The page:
Friday, February 1, 2008

stealing is good

that got your attention. Ok. In most occasions stealing is, in fact, not good, but in regard to video reference for animation, stealing is essential (that is, if stealing means acting it out live or finding good reference to work from)

A student last night asked if it was cheating to record yourself acting out a scene and using that to animate with.

I gracefully defer to Jean-Denis here in one of his recent posts.

To be blunt, you're a fool if you don't use as much reference as you can get your hands on. This does not mean you should export out an image sequence into maya and go rotoscope crazy. It means you have something to work from to pick up nuances. You'll be amazed at what you can discover through observation. This is where the animation happens...through observation, and it's pretty much the only way to get detail into your animations, at least the RIGHT kind of detail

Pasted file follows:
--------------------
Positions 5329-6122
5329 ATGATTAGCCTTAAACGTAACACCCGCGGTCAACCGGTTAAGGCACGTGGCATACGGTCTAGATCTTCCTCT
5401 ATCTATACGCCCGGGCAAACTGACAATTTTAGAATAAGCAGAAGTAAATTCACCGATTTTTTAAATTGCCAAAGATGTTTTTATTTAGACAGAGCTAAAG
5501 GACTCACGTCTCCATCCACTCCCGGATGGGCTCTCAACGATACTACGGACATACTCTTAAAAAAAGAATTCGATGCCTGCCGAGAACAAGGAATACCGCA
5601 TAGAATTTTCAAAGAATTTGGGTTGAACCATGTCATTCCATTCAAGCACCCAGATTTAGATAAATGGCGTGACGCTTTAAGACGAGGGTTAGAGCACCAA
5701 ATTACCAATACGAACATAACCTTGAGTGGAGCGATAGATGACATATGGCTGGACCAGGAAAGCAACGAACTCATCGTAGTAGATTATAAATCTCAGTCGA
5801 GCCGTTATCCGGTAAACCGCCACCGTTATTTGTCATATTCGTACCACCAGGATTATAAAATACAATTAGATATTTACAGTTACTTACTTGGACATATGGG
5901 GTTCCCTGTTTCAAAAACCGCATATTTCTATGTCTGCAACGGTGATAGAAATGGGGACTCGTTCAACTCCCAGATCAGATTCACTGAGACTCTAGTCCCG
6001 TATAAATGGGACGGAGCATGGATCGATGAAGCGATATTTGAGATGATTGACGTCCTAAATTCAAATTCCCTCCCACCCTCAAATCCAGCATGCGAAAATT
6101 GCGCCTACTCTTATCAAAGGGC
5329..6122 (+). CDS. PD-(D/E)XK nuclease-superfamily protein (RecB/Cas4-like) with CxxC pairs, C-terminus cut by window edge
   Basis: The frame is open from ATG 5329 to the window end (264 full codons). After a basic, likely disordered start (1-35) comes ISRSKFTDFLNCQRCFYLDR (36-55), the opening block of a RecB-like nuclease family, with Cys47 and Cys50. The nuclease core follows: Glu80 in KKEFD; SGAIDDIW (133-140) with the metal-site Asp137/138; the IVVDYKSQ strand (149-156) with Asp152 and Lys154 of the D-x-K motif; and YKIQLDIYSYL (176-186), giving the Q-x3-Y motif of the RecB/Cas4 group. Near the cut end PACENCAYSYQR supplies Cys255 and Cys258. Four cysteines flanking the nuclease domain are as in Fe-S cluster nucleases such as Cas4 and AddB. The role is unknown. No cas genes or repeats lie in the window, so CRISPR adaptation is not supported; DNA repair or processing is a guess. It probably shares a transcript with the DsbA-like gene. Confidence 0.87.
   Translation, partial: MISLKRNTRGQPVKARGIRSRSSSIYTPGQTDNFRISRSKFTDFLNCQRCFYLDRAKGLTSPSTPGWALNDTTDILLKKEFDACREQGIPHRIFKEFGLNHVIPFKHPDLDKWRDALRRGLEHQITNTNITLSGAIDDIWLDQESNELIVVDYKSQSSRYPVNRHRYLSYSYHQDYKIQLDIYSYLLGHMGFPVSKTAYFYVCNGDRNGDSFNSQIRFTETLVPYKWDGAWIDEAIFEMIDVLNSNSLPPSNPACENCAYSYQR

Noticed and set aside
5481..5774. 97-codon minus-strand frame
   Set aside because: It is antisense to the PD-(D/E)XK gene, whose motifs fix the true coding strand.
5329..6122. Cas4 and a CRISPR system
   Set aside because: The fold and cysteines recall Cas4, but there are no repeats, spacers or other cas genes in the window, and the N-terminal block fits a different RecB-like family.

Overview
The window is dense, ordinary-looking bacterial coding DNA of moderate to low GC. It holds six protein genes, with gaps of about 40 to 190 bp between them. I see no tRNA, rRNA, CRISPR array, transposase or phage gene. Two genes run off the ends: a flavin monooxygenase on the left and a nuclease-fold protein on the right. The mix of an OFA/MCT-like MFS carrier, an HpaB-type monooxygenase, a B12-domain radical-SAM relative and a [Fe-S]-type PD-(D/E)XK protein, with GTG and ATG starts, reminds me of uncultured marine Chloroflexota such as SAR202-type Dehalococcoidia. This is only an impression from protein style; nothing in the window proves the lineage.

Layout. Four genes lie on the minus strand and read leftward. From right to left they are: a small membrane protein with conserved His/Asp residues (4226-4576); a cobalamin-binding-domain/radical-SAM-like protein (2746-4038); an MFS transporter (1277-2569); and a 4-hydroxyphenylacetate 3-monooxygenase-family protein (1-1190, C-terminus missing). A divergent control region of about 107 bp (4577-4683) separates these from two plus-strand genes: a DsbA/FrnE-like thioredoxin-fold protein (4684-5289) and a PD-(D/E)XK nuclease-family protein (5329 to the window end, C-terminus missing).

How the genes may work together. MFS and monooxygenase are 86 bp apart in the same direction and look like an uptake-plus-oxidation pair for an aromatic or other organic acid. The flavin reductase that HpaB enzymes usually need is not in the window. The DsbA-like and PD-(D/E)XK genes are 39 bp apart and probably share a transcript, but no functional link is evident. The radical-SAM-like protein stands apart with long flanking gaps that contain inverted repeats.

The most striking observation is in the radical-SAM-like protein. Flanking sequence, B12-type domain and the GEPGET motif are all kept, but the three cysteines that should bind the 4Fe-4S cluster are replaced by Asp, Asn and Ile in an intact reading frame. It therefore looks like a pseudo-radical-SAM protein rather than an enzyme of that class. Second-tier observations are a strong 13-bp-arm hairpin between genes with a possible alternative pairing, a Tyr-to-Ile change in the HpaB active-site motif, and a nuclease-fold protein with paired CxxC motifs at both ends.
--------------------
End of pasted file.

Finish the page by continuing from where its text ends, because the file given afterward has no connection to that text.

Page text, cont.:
This even goes for walks and runs and anything involving weight mechanics.

So look at everything. If you want to do a stylized run, look at some stylized runs frame by frame. Look at realistic runs. Compare the two. Sketch some poses. Imitate down the hall like a freak if you have to, to figure out how wide or narrow your stance needs to be, or how much side to side action you need.

sermon over for now. you'll hear it again, not to worry.

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